Microsoft’s New Employee Program

MicrosoftMicrosoft recently announced it is starting a pilot program – working alongside specialized employment agency, Specialisterne – that is focused on hiring people with autism. The company hopes to utilize and nurture the unique skills that some on the autism spectrum possess that are particularly aligned with positions at Microsoft.

Mary Ellen Smith, corporate VP of worldwide operations who has a teen son on the spectrum, said, “People with autism bring strengths that we need at Microsoft, each individual is different, some have amazing ability to retain information, think at a level of detail and depth or excel in math or code.”

Microsoft is not alone—other companies are also recognizing specialized talents and creating opportunities for people with autism, such as SAP and Freddie Mac. These efforts are extremely important considering only a very small percentage of those on the spectrum are employed – leaving the vast majority unemployed. And the unemployment rate will continue to rise as autism rates increase.

So Microsoft is taking a step in the right direction, and we hope more companies will follow suit.

Read more of Ms. Smith’s post on Microsoft’s blog.

Lynsey, Community Manager

 

Spectrum Singles

Spectrum Singles 2A mother-daughter duo has created something new for the dating world – an online site for singles with autism. Olivia Cantu and her mom, Kristen Fitzpatrick, are both on the spectrum and felt that there was a need for a site where people could meet for potential dating and friendship opportunities – so they came up with SpectrumSingles.com.

As reported in People Magazine, the site uses a large questionnaire, called the Spectrum Compatibility Test (SCT), to match users. Topics such as social comfort, attention tendencies and other areas are covered, and then users are grouped based on their preferences.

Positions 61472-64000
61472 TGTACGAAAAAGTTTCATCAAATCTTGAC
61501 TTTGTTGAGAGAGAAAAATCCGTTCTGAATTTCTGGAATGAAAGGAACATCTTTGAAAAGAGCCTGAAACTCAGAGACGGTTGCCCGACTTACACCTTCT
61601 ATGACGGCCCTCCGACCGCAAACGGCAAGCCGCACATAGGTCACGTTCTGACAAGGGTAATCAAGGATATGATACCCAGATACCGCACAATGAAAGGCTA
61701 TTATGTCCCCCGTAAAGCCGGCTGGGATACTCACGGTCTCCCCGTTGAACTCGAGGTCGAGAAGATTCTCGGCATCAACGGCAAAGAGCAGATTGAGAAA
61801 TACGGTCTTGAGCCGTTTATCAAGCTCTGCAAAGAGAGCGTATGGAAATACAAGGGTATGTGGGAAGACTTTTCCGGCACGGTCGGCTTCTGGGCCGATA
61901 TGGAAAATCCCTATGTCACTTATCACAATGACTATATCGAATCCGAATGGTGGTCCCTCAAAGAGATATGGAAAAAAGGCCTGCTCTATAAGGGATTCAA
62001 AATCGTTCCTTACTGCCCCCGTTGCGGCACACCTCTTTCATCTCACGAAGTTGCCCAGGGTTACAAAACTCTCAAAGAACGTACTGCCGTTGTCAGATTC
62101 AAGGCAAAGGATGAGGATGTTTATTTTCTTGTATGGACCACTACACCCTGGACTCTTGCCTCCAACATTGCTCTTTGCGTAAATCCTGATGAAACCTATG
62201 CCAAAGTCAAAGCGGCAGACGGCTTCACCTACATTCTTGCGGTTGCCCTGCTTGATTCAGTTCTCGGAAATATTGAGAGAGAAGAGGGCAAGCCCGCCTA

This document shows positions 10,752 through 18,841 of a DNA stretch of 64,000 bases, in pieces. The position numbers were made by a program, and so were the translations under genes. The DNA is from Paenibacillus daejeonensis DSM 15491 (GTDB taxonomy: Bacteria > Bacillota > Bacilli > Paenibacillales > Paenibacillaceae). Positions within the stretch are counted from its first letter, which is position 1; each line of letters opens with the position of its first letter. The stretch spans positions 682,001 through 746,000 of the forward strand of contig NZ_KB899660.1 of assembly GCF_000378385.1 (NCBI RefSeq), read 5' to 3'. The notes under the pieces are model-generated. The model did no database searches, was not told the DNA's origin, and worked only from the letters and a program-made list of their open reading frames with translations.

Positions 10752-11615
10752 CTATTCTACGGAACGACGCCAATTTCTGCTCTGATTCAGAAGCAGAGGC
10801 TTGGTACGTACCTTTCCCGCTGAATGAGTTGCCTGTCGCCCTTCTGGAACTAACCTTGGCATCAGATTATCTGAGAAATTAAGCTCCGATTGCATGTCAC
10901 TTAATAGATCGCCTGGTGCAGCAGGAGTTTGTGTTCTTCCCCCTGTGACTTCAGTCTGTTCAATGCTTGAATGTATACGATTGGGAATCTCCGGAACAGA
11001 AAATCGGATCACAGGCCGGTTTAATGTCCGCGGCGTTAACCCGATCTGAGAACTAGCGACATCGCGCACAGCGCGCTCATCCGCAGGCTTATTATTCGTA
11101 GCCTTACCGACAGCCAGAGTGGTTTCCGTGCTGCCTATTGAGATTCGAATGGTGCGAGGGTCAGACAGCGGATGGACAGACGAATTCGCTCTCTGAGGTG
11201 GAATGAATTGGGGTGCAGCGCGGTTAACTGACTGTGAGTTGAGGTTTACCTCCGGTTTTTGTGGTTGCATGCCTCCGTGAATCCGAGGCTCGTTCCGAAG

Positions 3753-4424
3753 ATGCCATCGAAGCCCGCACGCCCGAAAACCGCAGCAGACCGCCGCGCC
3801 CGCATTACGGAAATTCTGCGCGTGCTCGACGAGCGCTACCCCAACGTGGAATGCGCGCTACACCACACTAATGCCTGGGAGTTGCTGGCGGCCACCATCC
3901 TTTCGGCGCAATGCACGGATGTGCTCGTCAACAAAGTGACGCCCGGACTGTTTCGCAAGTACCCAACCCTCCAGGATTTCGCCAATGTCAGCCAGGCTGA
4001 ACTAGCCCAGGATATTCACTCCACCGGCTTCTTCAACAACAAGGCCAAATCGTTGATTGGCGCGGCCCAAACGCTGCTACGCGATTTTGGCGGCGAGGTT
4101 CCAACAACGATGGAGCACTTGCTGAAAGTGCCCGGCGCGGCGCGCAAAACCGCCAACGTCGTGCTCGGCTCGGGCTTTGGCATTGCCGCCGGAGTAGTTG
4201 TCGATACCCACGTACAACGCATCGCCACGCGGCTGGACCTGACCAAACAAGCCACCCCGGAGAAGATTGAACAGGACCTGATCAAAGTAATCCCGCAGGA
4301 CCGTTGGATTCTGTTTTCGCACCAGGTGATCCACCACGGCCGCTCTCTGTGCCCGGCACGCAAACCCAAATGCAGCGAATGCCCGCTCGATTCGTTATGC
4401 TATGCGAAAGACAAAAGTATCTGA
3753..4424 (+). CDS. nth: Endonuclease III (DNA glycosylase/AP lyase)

It’s still a fairly new site, but it’s already getting lots of great buzz and feedback. Check their site or visit them on Facebook.

Lynsey, Community Manager

Some Perspective

Autism AwarenessAs we begin a month dedicated to Autism Awareness, I came across this beautifully written piece by mom-of-four, Mary Hickey. Mary has three sons on the autism spectrum and she writes about how autism has not been a secret in her family – it’s something that has been embraced so that her sons not only get to understand themselves better, but that there’s a community of support surrounding them.

She also shares her perspective on how she discussed autism with her children, which is something many parents struggle with – how, and when, (and if) I discuss my child’s autism diagnosis with them. Mary’s sons came to some awareness on their own at different ages, asking questions – and it was at those moments that she discussed it with them. And for parents that may be facing a similar situation, she shares what those first conversations sounded like:

Many parents feel paralyzed by figuring out how to approach the initial discussion. I kept the first conversation simple, creating space and encouragement for questions and whatever feelings came up. It differed slightly for each boy, but the overall conversation went like this: “Every person has things that are easy for them and things that they are working on. Your brain works in a very special way that is called autism. It means that some things that are hard for other people, like remembering numbers and all the states and capitols, are easy for you. But it also means that some things, like understanding conversations or what people are trying to say, can be hard for you. It is why sometimes noises, smells and the feeling of things bother you too. But it also means that you are amazing for how hard you work to get through it all! There are a lot of strategies we can use to help make the things that are tough a bit easier. There are lots of people in the world with autism and so many of them have done amazing things. Would you like to learn about some of them?”

While this is a story of how one parent helped her children with their own self-awareness, we honor the broader idea of raising awareness for all, and ultimately, understanding and support. We hope the continued efforts of the autism community – and especially now during Autism Awareness month – will help do just that.

Lynsey, Community Manager